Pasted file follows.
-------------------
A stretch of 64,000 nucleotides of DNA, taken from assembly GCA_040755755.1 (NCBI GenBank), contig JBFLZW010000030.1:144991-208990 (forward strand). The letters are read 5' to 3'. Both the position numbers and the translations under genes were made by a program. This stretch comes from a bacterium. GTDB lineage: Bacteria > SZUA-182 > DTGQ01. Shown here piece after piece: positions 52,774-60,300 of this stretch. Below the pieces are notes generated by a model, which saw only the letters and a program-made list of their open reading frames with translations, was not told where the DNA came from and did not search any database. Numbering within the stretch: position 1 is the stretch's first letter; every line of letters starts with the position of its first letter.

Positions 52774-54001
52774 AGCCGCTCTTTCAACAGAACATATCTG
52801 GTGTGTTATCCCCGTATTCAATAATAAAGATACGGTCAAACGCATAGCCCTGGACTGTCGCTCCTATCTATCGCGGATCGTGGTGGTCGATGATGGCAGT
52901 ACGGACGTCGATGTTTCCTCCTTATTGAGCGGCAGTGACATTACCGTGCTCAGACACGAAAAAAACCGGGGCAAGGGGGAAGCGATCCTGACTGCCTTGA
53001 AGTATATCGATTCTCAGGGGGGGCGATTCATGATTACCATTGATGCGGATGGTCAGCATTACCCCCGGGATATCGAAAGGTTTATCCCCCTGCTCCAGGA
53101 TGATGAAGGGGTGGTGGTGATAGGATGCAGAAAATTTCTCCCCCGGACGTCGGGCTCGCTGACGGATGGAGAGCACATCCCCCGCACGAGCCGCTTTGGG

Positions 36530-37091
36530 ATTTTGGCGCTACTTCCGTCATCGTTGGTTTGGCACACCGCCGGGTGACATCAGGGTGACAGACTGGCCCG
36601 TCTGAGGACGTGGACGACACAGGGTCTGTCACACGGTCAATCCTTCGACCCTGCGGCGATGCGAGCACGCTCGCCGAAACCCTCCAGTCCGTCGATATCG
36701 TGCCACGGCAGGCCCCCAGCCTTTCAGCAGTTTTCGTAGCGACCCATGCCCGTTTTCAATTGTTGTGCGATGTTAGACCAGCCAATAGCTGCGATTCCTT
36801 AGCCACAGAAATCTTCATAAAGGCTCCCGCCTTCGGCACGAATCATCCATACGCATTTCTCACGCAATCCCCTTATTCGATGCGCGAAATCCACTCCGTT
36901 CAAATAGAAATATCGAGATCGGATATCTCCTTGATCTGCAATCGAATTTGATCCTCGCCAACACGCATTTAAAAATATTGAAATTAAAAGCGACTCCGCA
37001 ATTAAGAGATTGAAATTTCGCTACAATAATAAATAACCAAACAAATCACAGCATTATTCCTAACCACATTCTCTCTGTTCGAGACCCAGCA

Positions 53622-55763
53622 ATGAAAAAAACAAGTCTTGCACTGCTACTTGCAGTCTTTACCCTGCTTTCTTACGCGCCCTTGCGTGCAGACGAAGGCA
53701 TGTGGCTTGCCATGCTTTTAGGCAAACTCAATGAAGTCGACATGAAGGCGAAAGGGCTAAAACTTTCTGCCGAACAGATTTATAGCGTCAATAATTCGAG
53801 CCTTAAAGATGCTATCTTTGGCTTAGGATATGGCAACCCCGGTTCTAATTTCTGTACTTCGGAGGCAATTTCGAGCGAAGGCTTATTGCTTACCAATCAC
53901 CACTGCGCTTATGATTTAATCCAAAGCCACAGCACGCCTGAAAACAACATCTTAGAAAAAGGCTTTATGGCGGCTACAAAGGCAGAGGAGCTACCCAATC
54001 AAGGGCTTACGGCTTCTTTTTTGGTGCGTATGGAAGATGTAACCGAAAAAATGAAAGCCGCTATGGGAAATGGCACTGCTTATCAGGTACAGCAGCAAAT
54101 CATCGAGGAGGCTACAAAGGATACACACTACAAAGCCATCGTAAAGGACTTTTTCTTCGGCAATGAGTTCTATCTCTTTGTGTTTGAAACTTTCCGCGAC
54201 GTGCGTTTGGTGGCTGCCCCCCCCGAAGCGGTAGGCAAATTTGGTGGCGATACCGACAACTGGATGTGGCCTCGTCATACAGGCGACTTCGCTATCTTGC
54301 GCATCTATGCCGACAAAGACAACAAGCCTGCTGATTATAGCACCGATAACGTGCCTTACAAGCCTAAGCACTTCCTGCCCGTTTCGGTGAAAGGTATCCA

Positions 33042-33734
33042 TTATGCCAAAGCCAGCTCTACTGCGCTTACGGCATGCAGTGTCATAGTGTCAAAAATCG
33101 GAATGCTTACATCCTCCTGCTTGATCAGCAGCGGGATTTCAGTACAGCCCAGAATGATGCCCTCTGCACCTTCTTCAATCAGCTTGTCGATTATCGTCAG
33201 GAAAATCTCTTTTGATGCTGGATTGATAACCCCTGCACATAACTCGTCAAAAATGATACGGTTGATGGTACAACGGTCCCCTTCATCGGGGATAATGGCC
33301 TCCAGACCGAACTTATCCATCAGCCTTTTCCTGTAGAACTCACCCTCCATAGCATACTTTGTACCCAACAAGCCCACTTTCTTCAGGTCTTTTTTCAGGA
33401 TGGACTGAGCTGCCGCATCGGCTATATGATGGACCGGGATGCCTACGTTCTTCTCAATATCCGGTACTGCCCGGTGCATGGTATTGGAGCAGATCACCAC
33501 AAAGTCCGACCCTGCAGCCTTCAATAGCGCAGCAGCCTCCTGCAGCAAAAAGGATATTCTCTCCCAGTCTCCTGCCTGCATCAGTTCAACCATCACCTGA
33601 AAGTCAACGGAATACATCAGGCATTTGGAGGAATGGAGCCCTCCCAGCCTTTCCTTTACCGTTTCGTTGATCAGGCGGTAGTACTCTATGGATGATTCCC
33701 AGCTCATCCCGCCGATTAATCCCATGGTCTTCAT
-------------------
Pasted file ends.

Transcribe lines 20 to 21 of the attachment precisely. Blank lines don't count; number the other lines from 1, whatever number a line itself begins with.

54001 AAGGGCTTACGGCTTCTTTTTTGGTGCGTATGGAAGATGTAACCGAAAAAATGAAAGCCGCTATGGGAAATGGCACTGCTTATCAGGTACAGCAGCAAAT
54101 CATCGAGGAGGCTACAAAGGATACACACTACAAAGCCATCGTAAAGGACTTTTTCTTCGGCAATGAGTTCTATCTCTTTGTGTTTGAAACTTTCCGCGAC